In 2015 the Texas legislature passed an $800 million, two-year plan to add nearly 300 state troopers to help patrol along the Texas-Mexico border. Many cited fears that undocumented immigrants were bringing crime and cartel violence into the state.

Fears aside, the Texas Tribune wanted to look at the actual data of undocumented criminals in the state. It’s part of their Bordering on Insecurity series, a yearlong look at border security and immigration issues.

The group of reporters working on the series went back and forth with the Texas Department of Criminal Justice to obtain state prison data through public information requests. the Tribune wanted to know just how many undocumented immigrants U.S. Immigration and Customs Enforcement (ICE) had requested to be turned over so they could be deported upon their release. The stats don’t include numbers for county or local jails.

Becca Aaronson, reporter with the Texas Tribune, says her team found about 4.6 percent of Texas prisoners were undocumented. According to the Pew Research Center, 6 percent of the state’s general population is made up of undocumented immigrants.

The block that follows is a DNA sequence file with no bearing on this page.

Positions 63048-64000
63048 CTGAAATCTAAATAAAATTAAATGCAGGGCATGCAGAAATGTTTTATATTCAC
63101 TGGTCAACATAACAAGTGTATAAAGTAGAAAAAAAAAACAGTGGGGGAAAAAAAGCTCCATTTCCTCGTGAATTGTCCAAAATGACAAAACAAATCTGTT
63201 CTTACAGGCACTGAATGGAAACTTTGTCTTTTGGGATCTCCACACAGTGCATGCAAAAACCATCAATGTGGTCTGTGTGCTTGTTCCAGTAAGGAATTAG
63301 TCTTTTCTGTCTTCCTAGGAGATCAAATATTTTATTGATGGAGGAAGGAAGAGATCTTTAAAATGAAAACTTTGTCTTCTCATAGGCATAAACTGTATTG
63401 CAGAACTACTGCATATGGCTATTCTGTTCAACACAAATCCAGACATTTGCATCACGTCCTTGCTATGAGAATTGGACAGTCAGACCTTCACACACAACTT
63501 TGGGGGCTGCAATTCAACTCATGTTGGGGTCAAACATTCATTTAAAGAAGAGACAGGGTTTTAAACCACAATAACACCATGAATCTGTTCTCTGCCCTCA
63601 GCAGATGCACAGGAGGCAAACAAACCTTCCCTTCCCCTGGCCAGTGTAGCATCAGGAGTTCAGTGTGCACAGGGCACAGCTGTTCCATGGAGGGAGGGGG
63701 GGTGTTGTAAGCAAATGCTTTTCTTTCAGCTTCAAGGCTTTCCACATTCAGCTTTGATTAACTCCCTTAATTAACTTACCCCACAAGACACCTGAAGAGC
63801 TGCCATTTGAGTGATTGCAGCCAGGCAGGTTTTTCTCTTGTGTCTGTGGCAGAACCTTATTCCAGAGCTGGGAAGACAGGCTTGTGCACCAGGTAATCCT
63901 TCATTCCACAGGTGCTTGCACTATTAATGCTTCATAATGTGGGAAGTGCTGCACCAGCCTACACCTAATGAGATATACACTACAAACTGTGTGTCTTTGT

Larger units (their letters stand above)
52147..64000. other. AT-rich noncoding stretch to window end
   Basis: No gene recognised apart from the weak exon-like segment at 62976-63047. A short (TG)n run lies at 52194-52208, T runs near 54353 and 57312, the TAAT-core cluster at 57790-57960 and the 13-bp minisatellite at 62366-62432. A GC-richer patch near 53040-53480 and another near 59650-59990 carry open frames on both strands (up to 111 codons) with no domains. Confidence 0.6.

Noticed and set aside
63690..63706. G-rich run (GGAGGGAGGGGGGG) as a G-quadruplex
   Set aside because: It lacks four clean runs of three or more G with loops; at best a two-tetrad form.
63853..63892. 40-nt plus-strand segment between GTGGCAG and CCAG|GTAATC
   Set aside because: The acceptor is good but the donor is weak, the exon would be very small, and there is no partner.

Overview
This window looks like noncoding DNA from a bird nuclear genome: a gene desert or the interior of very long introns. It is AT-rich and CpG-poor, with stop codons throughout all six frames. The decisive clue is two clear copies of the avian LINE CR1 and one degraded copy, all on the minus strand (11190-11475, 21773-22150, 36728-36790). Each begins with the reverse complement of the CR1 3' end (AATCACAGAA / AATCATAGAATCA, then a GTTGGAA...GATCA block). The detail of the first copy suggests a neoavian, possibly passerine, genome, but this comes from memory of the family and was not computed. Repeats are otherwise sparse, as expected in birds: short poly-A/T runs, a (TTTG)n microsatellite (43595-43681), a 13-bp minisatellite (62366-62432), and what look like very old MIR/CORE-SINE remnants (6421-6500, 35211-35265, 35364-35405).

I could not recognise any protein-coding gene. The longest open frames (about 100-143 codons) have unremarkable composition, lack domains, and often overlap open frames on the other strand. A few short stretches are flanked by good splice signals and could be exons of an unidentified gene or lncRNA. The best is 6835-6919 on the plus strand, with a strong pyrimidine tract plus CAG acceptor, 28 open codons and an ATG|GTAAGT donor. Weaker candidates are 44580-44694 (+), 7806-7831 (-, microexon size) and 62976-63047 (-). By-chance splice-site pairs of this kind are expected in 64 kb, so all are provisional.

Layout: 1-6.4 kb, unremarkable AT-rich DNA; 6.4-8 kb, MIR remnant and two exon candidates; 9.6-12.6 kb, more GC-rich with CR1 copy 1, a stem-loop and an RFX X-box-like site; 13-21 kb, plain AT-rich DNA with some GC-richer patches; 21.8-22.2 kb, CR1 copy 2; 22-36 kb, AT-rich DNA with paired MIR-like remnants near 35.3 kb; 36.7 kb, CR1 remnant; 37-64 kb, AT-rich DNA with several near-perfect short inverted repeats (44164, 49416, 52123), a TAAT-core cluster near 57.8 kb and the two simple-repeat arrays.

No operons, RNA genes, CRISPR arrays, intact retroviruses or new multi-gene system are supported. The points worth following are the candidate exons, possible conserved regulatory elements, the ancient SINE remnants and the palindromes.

“It’s not that everyone who is here who is undocumented is bad,” Aaronson says. “There’s fewer people in our prisons that are undocumented relative to the general population. But law enforcement is missing opportunities to catch the bad actors and deport them.”

For example, the Tribune found that at least 12 inmates on Texas’ death row were undocumented, out of 251 people on death row.

“For each of these cases, there were missed connections in which some of these people could have been apprehended and deported from the country before they committed the crimes that landed them on death row,” Aaronson says. “That’s the message that we wanted to get across.”

Aaronson says the next part of the investigation will look at border corruption.

“If you have a lot of border security and law enforcement – even if you have just one or two who are corrupt – you can let in a lot of bad things into the country,” she says.

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